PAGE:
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Your social circle shrinks after you enter into the relationship.

“The partner might criticise your family and friends or actually object to you spending time with them,” O'Brien said.

“A lot of people I've seen in relationships for a long time find their friends and family diminished so they don't have a big enough circle to get reality checks.”

This can drive a wedge between the person being controlled and their support network.

“It is quite common that friendships are eroded because one person wants to control their partner and to maintain that control they need to be number one,” she said.

“The person loses their access to people who love them so they are less likely to hear 'I think you're actually really smart' or 'I think you actually look gorgeous' and their self esteem remains low.”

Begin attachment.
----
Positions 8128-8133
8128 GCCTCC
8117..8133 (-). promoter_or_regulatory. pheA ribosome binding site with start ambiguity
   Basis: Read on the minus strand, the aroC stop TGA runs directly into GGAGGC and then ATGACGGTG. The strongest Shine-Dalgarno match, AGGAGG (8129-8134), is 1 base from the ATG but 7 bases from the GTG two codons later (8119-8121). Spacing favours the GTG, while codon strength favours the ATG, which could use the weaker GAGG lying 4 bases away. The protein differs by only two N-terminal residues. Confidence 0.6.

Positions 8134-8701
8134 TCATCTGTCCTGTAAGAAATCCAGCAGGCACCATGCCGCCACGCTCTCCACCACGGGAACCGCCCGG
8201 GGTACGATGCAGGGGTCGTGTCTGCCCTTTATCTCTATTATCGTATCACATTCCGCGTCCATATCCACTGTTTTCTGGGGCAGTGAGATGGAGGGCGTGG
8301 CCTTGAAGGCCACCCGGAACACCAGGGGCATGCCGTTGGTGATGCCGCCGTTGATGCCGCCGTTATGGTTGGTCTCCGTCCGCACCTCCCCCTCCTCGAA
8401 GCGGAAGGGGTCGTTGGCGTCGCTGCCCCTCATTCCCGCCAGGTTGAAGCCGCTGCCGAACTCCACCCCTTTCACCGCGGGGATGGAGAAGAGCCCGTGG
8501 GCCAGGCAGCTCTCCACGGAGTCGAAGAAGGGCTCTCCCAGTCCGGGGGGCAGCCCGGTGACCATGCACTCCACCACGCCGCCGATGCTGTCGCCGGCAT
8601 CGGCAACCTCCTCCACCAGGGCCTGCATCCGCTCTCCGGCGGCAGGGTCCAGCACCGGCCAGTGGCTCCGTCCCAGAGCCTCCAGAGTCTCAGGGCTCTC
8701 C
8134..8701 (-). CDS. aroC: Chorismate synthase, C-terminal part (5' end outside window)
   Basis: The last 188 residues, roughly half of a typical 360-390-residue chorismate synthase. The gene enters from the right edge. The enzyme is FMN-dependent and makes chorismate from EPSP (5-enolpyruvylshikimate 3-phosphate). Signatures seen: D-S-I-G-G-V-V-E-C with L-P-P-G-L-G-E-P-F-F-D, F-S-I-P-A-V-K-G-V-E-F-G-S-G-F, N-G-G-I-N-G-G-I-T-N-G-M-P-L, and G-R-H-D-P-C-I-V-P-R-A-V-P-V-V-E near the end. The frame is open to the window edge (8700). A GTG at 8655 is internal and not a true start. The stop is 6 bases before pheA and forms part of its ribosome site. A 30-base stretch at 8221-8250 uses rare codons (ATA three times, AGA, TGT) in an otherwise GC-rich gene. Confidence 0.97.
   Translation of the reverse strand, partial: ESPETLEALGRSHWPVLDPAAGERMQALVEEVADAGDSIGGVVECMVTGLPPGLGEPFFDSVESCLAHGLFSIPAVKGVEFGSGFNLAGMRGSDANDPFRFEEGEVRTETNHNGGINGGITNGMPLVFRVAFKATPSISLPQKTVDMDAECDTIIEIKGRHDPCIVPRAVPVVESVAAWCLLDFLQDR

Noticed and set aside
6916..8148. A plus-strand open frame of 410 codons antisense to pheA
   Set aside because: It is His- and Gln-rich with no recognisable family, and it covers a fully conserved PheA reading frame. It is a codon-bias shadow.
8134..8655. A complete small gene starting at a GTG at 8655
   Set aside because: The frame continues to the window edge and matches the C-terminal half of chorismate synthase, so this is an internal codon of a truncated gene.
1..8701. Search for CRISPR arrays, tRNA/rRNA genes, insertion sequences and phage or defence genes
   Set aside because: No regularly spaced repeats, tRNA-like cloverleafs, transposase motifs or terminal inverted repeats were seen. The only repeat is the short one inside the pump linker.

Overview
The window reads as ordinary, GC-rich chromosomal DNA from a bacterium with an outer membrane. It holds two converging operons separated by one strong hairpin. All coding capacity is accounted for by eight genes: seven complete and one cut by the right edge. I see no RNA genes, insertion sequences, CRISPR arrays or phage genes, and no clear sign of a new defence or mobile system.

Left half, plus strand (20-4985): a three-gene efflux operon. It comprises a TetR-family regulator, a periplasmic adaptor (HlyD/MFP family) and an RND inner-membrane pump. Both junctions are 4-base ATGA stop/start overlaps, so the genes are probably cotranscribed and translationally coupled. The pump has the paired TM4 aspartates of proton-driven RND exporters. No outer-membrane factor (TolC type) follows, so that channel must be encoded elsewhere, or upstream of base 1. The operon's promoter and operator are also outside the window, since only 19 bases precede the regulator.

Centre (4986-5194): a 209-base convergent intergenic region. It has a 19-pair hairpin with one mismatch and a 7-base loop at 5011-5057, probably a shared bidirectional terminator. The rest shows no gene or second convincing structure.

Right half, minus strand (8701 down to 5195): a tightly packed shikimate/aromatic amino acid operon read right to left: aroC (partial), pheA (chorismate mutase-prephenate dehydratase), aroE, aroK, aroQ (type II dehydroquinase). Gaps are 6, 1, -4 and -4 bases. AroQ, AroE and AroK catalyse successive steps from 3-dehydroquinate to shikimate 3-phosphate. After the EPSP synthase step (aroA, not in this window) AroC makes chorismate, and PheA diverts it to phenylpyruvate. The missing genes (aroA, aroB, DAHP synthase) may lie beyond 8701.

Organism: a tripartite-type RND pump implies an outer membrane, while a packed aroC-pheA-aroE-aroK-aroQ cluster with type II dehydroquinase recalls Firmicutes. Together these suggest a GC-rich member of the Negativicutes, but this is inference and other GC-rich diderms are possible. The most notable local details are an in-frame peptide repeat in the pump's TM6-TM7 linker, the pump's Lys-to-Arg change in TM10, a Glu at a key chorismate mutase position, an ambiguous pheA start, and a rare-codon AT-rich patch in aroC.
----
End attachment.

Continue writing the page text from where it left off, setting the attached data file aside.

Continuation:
Your partner is controlling.

“With young women in particular it is about someone thinking they have the right to tell you how to behave, who you're allowed to talk to, what time you have to be home and what you wear and eat,” O'Brien said.

Decisions that should be autonomous or personal become joint decisions.

“If someone punishes you in any way when you step out of line that is a real red flag,” she said.

“One woman told me about how she came home later than she thought she would and her partner refused to let her into the flat the entire night and she slept in the corridor.”

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You frequently find yourself “coming around” to ideas or accepting situations that initially made you uncomfortable.

“If a person is doing anything because they are worried their partner will react negatively if they don't then that is a warning sign,” O'Brien said.

“There is this gradual invasion of your personal autonomy and identity and it happens kind of slowly but it involves putting their priority list before your own and spending your time in a different way than you had planned, doing things you'd rather not be.”